Last week I wrote a post discussing how non-profit employees should approach their salaries and financial well being.  Ben Sheldon left a fantastic comment about some of the problems he saw in non-profit salaries—mainly that they were difficult to discern.  So I asked Ben to follow up on his comment by offering some tips on understanding and negotiating your non-profit salary.

There’s nothing shocking in saying that if you pursue a nonprofit career, you won’t be rich. In my research, you’re bound (on average) to make about 25-30% less in the nonprofit sector than an equivalent job in for-profits. Which is pretty tragic since a nonprofit is just another corporation with a funny tax loophole. While a nonprofit job isn’t the only way to do good, choosing to work in a non-profit unfortunately means taking lower pay.

With that said, working in a nonprofit can be a labor of love, convenience, necessity, common sense, or any combination. However, to ignore the issue of compensation is unproductive as we all want to take care of ourselves and know we are being treated fairly. So I’ll concentrate on some common sense tips for helping yourself figure out if your nonprofit salary is up to snuff.

If you already have a nonprofit job and think you should be earning more money, the first place to look is at your organizational budget or—if you can’t get your hands on that—the taxes. Compared to private companies, nonprofits must disclose incredible amounts of information about themselves in public documents. Both Foundation Center and Guidestar offer free Form 990 lookup services (though Guidestar requires you to register). There’s a lot to learn from it: you can dive right in, or here’s a longish guide.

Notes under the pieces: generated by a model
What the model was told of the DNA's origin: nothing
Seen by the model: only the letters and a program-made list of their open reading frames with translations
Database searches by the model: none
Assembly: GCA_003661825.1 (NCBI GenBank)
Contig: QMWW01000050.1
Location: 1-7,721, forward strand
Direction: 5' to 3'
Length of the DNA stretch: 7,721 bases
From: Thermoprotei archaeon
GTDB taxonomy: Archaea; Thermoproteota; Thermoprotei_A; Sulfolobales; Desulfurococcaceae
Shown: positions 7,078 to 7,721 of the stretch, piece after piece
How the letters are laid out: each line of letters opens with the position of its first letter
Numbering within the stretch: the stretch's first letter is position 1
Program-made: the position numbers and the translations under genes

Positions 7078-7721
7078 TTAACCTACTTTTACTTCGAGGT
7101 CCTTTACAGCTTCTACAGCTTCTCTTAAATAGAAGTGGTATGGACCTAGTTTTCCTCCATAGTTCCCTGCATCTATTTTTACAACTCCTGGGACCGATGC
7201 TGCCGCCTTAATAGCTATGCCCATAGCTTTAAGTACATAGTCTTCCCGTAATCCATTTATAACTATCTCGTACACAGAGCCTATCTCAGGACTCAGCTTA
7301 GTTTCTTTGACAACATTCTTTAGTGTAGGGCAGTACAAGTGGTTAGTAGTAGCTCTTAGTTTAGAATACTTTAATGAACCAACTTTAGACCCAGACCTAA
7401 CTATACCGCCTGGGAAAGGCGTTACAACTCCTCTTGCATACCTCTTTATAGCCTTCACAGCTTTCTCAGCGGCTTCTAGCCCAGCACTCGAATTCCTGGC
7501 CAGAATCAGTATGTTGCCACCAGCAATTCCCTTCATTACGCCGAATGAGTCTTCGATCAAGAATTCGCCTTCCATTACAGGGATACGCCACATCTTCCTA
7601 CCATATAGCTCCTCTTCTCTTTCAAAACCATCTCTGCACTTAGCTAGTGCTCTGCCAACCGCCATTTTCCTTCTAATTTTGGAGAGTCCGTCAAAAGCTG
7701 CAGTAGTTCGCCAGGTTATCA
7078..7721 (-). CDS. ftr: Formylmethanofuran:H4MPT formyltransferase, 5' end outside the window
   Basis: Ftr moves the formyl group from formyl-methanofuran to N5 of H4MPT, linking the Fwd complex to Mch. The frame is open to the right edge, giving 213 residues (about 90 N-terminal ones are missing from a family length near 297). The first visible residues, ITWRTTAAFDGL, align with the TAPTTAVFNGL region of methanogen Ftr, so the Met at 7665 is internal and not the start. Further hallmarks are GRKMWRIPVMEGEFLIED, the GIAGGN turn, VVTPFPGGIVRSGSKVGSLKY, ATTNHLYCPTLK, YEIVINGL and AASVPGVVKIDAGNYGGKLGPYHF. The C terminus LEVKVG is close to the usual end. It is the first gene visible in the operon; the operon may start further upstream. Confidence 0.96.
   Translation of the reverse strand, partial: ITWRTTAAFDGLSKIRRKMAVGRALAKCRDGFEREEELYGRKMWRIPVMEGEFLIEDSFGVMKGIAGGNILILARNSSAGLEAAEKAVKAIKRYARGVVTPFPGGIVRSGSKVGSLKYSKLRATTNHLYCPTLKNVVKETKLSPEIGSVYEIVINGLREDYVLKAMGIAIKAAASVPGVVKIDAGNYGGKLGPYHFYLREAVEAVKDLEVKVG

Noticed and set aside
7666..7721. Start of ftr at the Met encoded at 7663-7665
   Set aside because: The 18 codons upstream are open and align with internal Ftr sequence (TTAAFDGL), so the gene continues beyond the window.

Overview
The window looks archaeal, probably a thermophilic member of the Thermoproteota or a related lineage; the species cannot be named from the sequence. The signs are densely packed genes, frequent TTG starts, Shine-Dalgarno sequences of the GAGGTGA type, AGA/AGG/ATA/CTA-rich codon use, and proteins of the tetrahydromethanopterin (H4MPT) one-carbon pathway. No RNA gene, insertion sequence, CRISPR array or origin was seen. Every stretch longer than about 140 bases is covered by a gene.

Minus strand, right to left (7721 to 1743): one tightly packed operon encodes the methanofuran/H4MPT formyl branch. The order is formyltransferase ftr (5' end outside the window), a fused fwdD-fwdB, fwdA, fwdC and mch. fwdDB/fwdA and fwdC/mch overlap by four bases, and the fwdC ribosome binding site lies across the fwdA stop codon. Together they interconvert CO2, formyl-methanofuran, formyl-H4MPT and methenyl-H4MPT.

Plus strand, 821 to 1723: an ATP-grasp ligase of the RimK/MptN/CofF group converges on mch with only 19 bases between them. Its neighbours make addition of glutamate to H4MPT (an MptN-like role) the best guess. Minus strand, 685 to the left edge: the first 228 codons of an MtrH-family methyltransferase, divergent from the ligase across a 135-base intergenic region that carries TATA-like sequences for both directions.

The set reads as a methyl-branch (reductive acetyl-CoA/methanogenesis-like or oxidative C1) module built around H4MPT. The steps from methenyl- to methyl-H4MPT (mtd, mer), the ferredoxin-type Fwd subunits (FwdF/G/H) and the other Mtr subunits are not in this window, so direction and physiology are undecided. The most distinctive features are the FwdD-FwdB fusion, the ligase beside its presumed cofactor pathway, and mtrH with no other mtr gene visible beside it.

You first want to know if it’s even realistic to ask for more money. From the 990 (Part V-5) you’ll learn who is making more than $50,000 a year, or, just as likely, that no one is. This will give you a good idea of the salary ceiling—nothing is more embarrassing than asking for more money than the Executive Director makes. Not paying you more isn’t selfish contempt or disdain (most of the time). Many nonprofit executives are themselves mortified, horrified and ashamed that their staff are so poorly compensated—there may be just no other options.

If you think you can make a case for a raise, you need to sell yourself as a revenue center within the organization. How do you create cash, in-kinds or efficiencies for the organization? The singular motto of the nonprofit is “We’re all in this together”, so you need to show where you stand in “together”. In larger organizations this can be more difficult—responsibilities are more insular and silted—but that’s still the approach you need to take.

  • Know the mission. My boss tells the story once of laying down a $20 bill at a staff meeting and drawing names out of a hat; the first person to correctly recite their organization’s mission got the $20. It took her 3 staff meetings to pay out.
  • Demonstrate strategic action. How have you actively advanced a part of the Strategic Plan of the organization? (And thus made the Executive Director look better.)
  • Don’t forget benefits. Your take-home pay isn’t always the whole picture—there is substantial value (and diversity) in health insurance and retirement benefits. Do they provide lower co-pays or (hallelujah!) matching 401(k)s? You don’t realize the value until you need it. Maybe they could even contribute money towards personal development.
  • Stay mobile. Worse comes to worst, the best time to look for a job is when you already have one. Sometimes the surest dose of reality is learning that you actually have it pretty good—and if you don’t that should be an even more concrete kick in the pants to find something new.

Ben Sheldon is Assistant Director of the CTC VISTA Project, a national organization that strengthens our public media infrastructure by building the leadership, resources, outreach and services of nonprofit organizations and associations.  He manages their AmeriCorps*VISTA program which recruits, places and supports VISTA members serving with media organizations.  Ben is a millenial and blogs on nonprofits, communications, and anything else that crosses his mind at